Scene from the Movie GIANT – A poem by Tino Villanueva

by: By Editor
Posted: May 29, 2021

Editor’s recommendation and credits:

Tino Villanueva has graciously permitted us to publish his poem Scene from the Movie GIANT (1993).  We are certainly humbled. A few recommendations to the reader are in order.  First, Dr. Villanueva suggests that the reader watch the movie (or watch it anew) and pay particular focus to the fight  scene.  We have included a clip from the movie elsewhere here.  Dr. Norma Elia Cantu and Drs. Arturo Madrid (Prof. Emeritus, Trinity Univ., San Antonio) and Dr. Antonia Castaneda, among many others, recently organized the Fourth Annual Arturo Madrid Symposium in Latin@ Art (April 6, 2021).  We thank them and Trinity University for granting us access to the Symposium’s program, parts of which we have included in this edition of IberoAztlan.  Be on the lookout, Dr. Cantu advises that some recorded sessions from the Symposium may soon be made available. Perhaps we can include some of those in the June edition of IberoAztlan.

Finally, you must read Jaime Armin Mejia’s piece, entitled “Memories and Poems and Songs of the Radicalized Past In Texas.   Dr. Mejia shares his personal friendship with Dr. Villanueva.  That background may be helpful to interpret Villanueva’s deep poetic vault, including “Scene from the Movie, GIANT”.  Finally, if it is another layman’s review of the poem that might interest you, read my review of Scene from the Movie GIANT.

The poem follows in full in multiple parts and can be enjoyed over a period to time.  First, do watch the movie clip; then you might want to read Dr. Jaime Armin Mejia’s piece. After that get after the poem.  It is a hard read.  Hopefully, the added materials will be of some value to an understanding of the poem.


Scene From the Movie GIANT (1993)
by Tino Villanueva

What I have from 1956 is one instant at the Holiday

Theater, where a small dimension of a film, as in

A dream, became the feature of the whole. It

Comes toward the end…café scene, which

Reels off a slow spread of light, a stark desire


To see itself once more, though there is, at times,

No joy in old time movies. It begins with the

Jingling of bells and the plainer truth of it:

That the front door to a roadside café opens and

Shuts as the Benedicts (Rock Hudson and Elizabeth


Taylor), their daughter Luz, and daughter-in-law

Juana and grandson Jordy, pass through it not

Unobserved. Nothing sweeps up into an actual act

Of kindness into the eyes of Sarge, who owns this

Joint and has out for dark-eyed Juana, weary


Of too much longing that comes with rejection.

Juana, from barely inside the door, and Sarge,

Stout and unpleased from behind his counter, clash

Eye-to-eye, as time stands like heat, Silence is

Everywhere, acquiring the name of hatred and Juana


Cannot bear the dread—the dark-jowl gaze of Sarge

Against her skin. Suddenly, bells go off again.

By the quiet effort of walking, three Mexican-

Types step in, whom Sarge refuses to serve…

Those gestures of his, those looks that could kill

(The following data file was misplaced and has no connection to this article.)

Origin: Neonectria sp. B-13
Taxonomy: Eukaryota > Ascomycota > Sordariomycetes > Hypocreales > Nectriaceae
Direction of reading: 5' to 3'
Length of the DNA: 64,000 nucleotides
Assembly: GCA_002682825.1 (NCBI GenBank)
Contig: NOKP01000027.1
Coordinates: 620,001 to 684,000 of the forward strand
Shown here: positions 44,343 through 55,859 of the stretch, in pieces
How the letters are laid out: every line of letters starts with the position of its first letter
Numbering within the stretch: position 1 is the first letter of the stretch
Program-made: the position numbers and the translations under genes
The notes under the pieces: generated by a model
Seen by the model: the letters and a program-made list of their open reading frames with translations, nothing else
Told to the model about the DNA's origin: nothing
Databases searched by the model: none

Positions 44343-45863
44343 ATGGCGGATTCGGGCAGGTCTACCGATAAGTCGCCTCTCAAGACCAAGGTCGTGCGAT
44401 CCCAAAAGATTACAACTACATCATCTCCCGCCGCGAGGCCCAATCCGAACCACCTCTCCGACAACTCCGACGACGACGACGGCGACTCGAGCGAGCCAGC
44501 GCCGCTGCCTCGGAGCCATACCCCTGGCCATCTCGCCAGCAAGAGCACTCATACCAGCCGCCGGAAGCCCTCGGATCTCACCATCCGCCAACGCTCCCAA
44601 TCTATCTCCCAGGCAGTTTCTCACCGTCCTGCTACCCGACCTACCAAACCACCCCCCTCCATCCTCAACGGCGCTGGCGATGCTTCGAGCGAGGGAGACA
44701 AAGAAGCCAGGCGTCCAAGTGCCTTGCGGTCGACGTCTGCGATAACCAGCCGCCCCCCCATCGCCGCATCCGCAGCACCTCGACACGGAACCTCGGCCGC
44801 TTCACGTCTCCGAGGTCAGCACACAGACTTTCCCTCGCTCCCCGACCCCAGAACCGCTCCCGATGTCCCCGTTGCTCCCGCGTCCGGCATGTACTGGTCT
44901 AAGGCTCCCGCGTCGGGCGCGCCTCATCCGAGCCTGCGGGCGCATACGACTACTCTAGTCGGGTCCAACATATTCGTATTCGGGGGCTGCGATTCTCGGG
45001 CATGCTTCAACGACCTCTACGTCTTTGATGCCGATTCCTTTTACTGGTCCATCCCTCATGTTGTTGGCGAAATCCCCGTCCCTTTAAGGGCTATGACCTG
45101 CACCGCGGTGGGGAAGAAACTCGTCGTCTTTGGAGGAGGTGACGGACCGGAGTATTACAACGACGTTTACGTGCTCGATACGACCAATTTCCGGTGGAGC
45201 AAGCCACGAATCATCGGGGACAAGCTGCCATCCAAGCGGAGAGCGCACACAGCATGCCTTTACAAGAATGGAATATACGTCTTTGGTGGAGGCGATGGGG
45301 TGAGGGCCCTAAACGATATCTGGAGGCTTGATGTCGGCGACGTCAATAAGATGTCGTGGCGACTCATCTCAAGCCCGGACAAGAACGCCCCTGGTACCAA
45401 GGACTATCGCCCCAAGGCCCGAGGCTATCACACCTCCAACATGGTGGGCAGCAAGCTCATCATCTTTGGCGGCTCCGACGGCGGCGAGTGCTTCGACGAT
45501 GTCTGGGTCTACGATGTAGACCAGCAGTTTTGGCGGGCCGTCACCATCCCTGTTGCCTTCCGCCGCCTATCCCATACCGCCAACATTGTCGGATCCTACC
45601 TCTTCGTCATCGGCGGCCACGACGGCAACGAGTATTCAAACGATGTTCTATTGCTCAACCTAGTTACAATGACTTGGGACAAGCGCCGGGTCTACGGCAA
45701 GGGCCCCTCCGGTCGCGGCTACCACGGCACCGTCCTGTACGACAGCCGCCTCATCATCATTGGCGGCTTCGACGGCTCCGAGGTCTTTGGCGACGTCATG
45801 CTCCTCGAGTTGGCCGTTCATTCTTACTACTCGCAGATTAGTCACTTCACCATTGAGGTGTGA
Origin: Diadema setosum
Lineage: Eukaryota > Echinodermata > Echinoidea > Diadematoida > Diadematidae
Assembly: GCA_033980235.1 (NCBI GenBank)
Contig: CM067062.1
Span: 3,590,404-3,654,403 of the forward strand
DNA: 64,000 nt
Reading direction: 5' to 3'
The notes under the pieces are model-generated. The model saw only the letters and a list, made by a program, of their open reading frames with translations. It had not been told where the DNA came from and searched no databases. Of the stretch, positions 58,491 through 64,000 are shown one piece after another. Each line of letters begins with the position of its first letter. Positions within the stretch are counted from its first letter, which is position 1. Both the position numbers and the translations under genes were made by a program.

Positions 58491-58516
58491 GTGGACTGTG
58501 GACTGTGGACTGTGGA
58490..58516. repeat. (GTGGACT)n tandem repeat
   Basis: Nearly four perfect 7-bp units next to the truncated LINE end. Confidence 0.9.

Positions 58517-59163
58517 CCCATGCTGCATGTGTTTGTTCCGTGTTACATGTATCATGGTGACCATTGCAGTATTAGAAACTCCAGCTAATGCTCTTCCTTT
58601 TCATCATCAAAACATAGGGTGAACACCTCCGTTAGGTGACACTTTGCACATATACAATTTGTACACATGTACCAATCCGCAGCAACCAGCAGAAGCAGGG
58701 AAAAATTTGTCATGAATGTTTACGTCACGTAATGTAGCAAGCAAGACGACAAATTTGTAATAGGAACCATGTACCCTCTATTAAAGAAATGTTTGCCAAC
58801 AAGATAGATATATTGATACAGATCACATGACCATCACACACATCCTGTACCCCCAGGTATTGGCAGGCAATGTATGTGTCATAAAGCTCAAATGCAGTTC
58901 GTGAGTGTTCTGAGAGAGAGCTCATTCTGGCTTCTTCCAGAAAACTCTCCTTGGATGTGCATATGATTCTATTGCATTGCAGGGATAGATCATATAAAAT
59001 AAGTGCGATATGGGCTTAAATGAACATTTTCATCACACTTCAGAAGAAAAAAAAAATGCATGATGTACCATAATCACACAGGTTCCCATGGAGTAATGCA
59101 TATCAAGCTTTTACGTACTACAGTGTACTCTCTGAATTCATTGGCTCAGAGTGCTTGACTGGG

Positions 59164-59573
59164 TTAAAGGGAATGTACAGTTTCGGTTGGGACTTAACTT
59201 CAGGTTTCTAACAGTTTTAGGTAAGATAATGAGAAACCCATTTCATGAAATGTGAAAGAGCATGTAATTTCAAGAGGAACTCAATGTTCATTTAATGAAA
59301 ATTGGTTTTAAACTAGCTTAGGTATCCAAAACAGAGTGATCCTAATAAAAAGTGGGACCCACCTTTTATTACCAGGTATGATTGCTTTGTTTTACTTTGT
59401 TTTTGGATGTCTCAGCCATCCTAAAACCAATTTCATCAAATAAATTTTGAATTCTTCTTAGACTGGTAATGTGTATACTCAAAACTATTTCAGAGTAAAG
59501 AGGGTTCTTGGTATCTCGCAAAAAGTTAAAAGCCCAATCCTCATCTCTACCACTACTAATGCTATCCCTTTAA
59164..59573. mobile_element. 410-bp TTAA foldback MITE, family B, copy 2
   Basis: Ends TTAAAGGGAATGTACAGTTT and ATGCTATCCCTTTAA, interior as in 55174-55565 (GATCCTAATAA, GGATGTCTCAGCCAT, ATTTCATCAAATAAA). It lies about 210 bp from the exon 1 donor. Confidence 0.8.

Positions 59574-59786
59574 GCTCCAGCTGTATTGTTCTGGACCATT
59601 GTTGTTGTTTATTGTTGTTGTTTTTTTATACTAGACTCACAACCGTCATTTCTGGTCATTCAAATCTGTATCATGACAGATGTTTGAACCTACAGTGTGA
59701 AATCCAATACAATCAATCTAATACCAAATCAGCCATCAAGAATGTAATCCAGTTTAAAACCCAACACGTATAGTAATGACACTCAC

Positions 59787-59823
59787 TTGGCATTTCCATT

A heart you carry in memory for years. A scene from

The past has caught me in the act of living: even

To myself I cannot say except with worried phrases

Upon a paper, how I withstood arrogance in a gruff

Voice coming with the deep-dyed colors of the screen;


How in the beginning I experienced almost nothing to

Say and now wonder if I can ever live enough to tell

The after-tale. I remember this and I remember myself

Locked into a back-row seat—I am a thin, flickering,

Helpless light, local-looking, unthought of at fourteen.



The 8 O’Clock Movie

Boston 1973—Years had passed and I assumed a

Different life when one night, while resting from

Books on Marlborough Street (where things like

This can happen), there came into my room images

In black-and-white with a flow of light that

Would not die. It all came back to me in different

Terms: characters were born again, met up with

Each other in adult life, drifted across the

Screen to discover cattle and oil, traveled miles

On horseback in dust and heat, characters whose

Names emerged as if they mattered in a history

Book. Some were swept up by power and prejudice

Toward neighbors different from themselves,

Because that is what the picture is about, with

Class distinctions moving the plot along. A few

Could distinguish right from wrong; those who

Could not you condemned from the beginning when

You noticed them at all. Still others married or

Backed off from the ranch with poignant flare,

Like James Dean, who in the middle of grazing land

Unearthed the treasures of oil, buried his soul in

Money and went incoherent with alcohol. When the 40s

Came, two young men were drafted, the one called Angel

Dying at war. It’s a generational tale, so everybody

Aged once more and said what they had to say along the

Way according to the script. And then the end: the

Hamburger joint brought into existence to the beat of

“The Yellow Rose of Texas,” Juana and her child the



Color of dark amber, foreshadowing the Mexican -looking

Couple and their daughter, all in muteness, wanting

To be served, I climbed out of bed and in my head

Was a roaring of light—words spoken and unspoken

Had brought the obliterated back. Not again (I said,

From my second-floor room)…let this not be happening

Three and-a-half hours had flicked by. As the sound

Trailed off into nothing, memory would not dissolve.